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Chancellor’s Autumn Statement 2023 – Evaluating its Impact on the UK Property Market 

<strong>Chancellor’s Autumn Statement 2023 – Evaluating its Impact on the UK Property Market</strong> 

November 24th, 2023

The Chancellor’s Autumn Statement took place on Wednesday 22nd November, in what many believe provided lacklustre coverage of the housing sector. While some anticipated changes did not materialise, this article focusses on the challenges which were addressed in relation to the market, such as national insurance, promotion of house building and mortgage schemes.  

Employee NICs Cut: 

The unexpected announcement of a 2% cut in employee National Insurance Contributions (NICs) from January emerged as a notable highlight. This move aims to inject more money into people’s pockets, which may subsequently lead to improved affordability amongst consumers when it comes to housing.  

However, industry experts express concerns about whether this alone is sufficient to address affordability challenges in the housing market. The additional take-home pay from this cut may contribute to an uptick in demand for properties, thus leading to a potential in increased interest in property transactions. 

 What about self-employed? 

The statement carries several implications for self-employed individuals, including an increase in national living wage, review of I35 rules, and maintenance of the current VAT registration threshold.  

Clients of ours who have employees should be aware that the National Living Wage will be extended, reducing the age threshold to 21-year-olds for the first time. Adults aged 21 and over will all receive £11.44 next year, which will require clients to consider budgeting and payroll management. It is also recommended that self-employed individuals should closely monitor the ongoing review of IR35 rules, as the potential changes could reshape the taxation landscape for them. Adjustments to tax and national insurance contributions will likely impact your financial planning.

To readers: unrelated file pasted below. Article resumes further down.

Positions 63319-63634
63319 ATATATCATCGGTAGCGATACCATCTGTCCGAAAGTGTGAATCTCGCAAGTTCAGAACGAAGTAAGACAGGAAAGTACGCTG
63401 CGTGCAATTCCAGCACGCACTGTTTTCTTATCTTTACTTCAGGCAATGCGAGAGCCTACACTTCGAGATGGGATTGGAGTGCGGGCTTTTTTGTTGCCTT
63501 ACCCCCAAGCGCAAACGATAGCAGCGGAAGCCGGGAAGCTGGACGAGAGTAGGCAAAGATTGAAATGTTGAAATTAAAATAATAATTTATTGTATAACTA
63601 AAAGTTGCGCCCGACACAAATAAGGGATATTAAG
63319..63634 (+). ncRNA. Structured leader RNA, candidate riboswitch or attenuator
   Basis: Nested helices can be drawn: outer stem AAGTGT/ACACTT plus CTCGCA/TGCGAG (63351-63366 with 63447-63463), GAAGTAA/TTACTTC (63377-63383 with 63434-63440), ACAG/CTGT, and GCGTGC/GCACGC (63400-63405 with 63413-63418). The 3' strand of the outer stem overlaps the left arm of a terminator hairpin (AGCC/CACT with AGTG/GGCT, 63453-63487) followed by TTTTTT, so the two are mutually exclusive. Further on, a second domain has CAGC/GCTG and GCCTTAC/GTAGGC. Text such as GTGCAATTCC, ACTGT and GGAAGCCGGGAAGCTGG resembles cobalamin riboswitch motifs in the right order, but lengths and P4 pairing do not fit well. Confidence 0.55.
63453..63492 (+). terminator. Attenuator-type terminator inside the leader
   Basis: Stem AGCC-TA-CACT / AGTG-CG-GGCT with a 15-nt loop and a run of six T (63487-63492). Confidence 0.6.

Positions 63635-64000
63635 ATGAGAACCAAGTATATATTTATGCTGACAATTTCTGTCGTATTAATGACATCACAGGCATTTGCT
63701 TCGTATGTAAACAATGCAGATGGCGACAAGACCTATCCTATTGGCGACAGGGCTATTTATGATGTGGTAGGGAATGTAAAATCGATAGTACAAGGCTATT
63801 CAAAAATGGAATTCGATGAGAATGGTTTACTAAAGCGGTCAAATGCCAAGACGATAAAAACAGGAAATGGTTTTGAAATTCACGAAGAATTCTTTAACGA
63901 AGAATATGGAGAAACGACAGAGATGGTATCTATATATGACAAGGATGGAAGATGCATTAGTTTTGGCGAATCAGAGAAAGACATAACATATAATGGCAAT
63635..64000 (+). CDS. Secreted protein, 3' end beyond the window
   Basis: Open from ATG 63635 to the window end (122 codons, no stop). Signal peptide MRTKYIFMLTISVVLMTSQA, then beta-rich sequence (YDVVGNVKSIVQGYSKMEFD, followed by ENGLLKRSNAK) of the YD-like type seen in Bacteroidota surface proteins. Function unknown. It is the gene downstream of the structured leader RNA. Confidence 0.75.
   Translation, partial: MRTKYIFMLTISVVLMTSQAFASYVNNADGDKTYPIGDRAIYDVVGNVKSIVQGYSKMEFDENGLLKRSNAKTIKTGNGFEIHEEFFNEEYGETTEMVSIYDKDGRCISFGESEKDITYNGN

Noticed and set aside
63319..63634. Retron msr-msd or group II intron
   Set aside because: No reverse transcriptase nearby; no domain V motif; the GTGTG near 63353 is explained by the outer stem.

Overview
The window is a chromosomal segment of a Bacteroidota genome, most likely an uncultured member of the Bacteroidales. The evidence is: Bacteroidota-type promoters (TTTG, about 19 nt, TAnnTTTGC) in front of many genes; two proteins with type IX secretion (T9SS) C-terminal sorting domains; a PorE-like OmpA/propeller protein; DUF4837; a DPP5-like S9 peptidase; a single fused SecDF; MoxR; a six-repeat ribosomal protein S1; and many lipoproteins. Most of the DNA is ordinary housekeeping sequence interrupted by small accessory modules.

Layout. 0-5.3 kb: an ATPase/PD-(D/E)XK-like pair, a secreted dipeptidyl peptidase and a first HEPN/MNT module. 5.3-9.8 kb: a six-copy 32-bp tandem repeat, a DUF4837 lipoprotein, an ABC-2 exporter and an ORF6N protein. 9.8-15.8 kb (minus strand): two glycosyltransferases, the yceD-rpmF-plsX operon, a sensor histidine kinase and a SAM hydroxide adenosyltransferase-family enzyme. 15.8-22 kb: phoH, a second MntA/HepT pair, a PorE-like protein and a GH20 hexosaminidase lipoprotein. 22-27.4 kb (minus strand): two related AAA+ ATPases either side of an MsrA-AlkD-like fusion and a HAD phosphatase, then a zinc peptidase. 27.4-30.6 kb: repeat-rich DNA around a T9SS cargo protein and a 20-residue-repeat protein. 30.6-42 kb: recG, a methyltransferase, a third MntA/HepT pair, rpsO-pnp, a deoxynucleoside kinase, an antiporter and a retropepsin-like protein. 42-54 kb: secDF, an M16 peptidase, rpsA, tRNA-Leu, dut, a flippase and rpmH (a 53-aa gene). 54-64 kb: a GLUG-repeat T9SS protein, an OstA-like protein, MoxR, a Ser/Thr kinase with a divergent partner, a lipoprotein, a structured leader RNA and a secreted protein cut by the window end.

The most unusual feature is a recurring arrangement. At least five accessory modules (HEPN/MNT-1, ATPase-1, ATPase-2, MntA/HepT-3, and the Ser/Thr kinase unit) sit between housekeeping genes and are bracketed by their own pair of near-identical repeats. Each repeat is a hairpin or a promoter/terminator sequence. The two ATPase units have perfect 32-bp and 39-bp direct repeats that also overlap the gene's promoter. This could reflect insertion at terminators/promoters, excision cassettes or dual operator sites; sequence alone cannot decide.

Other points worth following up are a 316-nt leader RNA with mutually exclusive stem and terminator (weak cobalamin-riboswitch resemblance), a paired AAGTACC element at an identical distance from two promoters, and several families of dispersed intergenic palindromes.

Another positive for many CMME clients, particularly those with small businesses, is the Chancellor’s decision to maintain the current VAT registration threshold at £85,000 for an additional two years. Clients can breathe a sigh of relief, as this should prevent their financial strain and align with their interests in navigating tax regulations.  

Mortgage Guarantee Scheme Extension:  

The extension of the Mortgage Guarantee Scheme until June 2025 is particularly relevant to CMME clients and was generally welcomed. This scheme, designed to support first-time buyers with smaller deposits, allows buyers to put down a 5% deposit while the remaining 95% is covered by a mortgage.  

However, concerns were raised about the scheme’s limitations, including the restriction of qualifying loans to 4.5 times income. Whilst this is designed to ensure responsible lending, it may limit the amount clients can borrow, potentially affecting their ability to purchase properties in certain markets with higher price points.  

Renting Support:  

The removal of the cap on Local Housing Allowance to the 30th percentile of local market rents was aimed at providing support for private renters. This move is expected to benefit 1.6 million households, with an average support of £800 in the next year. Critics, however, question whether these measures go far enough to address the challenges faced by renters. 

Stamp Duty and Planning Reforms 

Notably absent from the Autumn Statement were expected announcements on Stamp Duty reforms. Several industry experts expressed disappointment at this, highlighting that if reforms were not implemented, it could lead to additional costs for homebuyers.  Those who were hoping for reforms to improve affordability may reconsider their options or adjust their expectations based on the existing stamp duty structure. 

While Hunt’s Autumn Statement addressed various economic aspects, its impact on the housing market garnered mixed reactions. It presents both opportunities and challenges for those looking to explore the property market.  

The measures to boost house building and extend the Mortgage Guarantee Scheme were seen as positive steps. However, the absence of anticipated Stamp Duty reforms and criticisms about the depth of planning reforms leave questions about the statement’s effectiveness in providing comprehensive support to the UK property market.  

As the industry looks ahead, hopes are pinned on potential announcements in the Spring Budget to address the broader challenges faced by homebuyers and the property market as a whole. CMME continues its devotion to helping you navigate your finances in what continues to be an ever-changing economic landscape.  

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